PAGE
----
Photographer Rowan Corr on home robots: ‘We know they’re listening’

We look through the lens of photographer Rowan Corr, who was sent deep into the world of home robots for our December 2021 Design & Technology Issue

Fork and Glass
Fork and Glass
(Image credit: Rowan Corr)

London-based Rowan Corr's early work on fashion editorials and lookbooks, shot almost entirely on film, is a far cry from the slick still lifes he creates using high-end digital equipment today. Corr graduated from London College of Fashion, but it was his time working for Mr Porter and Burberry that set him on track for his current contemporary approach. For Wallpaper’s December 2021 issue, Corr turned his analytical eye to tech, creating a conceptual visual response to our story on the rise of the home robot.

Wallpaper*: Describe your style and process

Rowan Corr: I would describe my work as clean, sharp and abstract, but also completely real. Recently, I’ve been treating my work as more of an investigation into an object: its form and texture and how it interacts with the space and colours that surround it. It’s literal, it’s graphic and there is a formula to it, but I always try to consider each piece individually so that each photo takes on its own identity.

Robotic still lifes, created for wallpaper's December 2021 issue

Robotic still lifes, created for wallpaper’s December 2021 issue. Google Nest Cam, £90, Amazon Echo Dot (4th generation), £50

(Image credit: Rowan Corr)

W*: Tell us about how you brought your way of working to our home robots story

RC: This was a cool concept to interpret as we increasingly live our lives at home surrounded by these ‘smart’ tech devices. For this piece, I wanted to shoot them in an abstract yet minimal setting whilst subtly inserting other objects from the home to allude to the idea of surveillance. I applied my prescribed style, but I also wanted to use light to emphasise something sinister about the objects. The devices are almost silhouettes, but we see their lights are on and we know they’re listening.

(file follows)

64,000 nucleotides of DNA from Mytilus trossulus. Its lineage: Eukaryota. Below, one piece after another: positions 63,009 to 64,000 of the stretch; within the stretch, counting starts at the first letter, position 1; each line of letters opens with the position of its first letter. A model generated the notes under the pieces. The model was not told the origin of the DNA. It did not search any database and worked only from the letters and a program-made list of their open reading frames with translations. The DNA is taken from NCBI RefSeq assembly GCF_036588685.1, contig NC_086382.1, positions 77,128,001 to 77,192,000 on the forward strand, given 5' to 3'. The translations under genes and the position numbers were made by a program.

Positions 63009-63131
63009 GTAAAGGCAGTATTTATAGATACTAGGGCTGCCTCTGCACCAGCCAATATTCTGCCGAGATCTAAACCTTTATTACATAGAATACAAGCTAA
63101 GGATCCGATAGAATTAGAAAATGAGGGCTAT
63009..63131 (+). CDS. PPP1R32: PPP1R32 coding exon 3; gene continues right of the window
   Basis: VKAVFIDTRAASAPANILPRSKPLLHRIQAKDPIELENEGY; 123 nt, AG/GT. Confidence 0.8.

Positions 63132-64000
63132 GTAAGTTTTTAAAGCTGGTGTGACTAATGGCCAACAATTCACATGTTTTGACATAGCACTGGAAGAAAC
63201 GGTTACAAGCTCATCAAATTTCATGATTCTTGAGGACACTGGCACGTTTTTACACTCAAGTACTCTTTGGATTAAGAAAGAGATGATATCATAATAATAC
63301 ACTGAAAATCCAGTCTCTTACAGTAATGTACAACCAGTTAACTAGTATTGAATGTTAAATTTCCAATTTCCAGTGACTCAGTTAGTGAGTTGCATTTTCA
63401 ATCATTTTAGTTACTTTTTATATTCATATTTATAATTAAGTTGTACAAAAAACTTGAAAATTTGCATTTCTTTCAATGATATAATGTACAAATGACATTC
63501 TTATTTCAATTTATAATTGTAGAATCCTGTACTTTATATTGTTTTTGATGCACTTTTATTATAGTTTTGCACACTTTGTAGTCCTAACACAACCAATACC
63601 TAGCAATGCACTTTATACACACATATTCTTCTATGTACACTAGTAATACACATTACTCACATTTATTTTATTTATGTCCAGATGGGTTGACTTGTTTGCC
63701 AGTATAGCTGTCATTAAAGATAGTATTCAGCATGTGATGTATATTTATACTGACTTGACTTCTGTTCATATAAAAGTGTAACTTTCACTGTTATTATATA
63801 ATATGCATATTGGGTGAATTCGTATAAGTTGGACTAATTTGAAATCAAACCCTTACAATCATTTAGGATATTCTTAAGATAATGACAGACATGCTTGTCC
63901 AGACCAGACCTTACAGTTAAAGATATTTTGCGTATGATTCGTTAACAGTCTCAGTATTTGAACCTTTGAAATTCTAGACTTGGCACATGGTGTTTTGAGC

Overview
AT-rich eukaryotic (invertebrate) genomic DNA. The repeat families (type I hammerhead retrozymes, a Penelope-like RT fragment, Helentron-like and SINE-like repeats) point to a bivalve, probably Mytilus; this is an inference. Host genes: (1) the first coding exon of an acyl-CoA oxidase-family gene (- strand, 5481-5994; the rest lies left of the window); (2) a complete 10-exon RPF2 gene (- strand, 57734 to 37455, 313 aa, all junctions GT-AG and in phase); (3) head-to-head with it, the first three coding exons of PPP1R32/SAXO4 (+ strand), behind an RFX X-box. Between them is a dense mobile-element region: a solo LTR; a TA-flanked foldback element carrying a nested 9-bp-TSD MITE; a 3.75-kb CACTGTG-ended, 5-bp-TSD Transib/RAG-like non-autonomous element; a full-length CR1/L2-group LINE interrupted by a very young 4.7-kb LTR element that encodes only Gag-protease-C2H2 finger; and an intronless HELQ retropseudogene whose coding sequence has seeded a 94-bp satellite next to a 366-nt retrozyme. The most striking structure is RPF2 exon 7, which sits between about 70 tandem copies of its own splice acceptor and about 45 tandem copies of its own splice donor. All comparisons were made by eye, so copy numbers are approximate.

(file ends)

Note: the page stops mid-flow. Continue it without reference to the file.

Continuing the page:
W*: What do you think is the most interesting thing happening in photography now?

RC: Continuing on the topic of artificial intelligence, I’m interested in seeing how its role within photography grows. For example, software that uses AI to upscale images. Capabilities like that were unimaginable to me when I started out.

In the same vein, I’m more and more interested in CGI, the sophistication of animations and renders built using software like Cinema 4D and Unreal Engine, and how it continues to advance. My work takes inspiration from CGI renders; looking at a hyper-real image and not knowing how it was produced is something that interests me, and has brought me to the place I am at now in my process.

Google Nest Cam, £90, Pierre Charpin lamp for Hay featured in a home robots still life for Wallpaper December 2021 issue

Google Nest Cam, £90, Pierre Charpin lamp for Hay

(Image credit: Rowan Corr)

W*: What’s on your radar?

RC: Kit Grill’s latest album Fragile has been on heavy rotation recently.

W*: What’s next for you this year?

RC: I feel like this year is wrapping up, but in the meantime, I’d love to see my work in a new context and start experimenting with different print processes. Most of my work focuses on picking up tiny details, so it would be great to work with scale and see how far I can push it. 

Who knows what will present itself in 2022, but I’m looking forward to finding out.

Spillage photographic artwork showing water droplets on pink petals, on red background


(Image credit: Rowan Corr)

Leaf photographic artwork


(Image credit: Rowan Corr)


As Photography Editor at Wallpaper*, Sophie Gladstone commissions across fashion, interiors, architecture, travel, art, entertaining, beauty & grooming, watches & jewellery, transport and technology. Gladstone also writes about and researches contemporary photography. Alongside her creative commissioning process, she continues her art practice as a photographer, for which she was recently nominated for the Foam Paul Huf Award. And in recognition of her work to date, listed by the British Journal of Photography as ‘One to Watch’.

With contributions from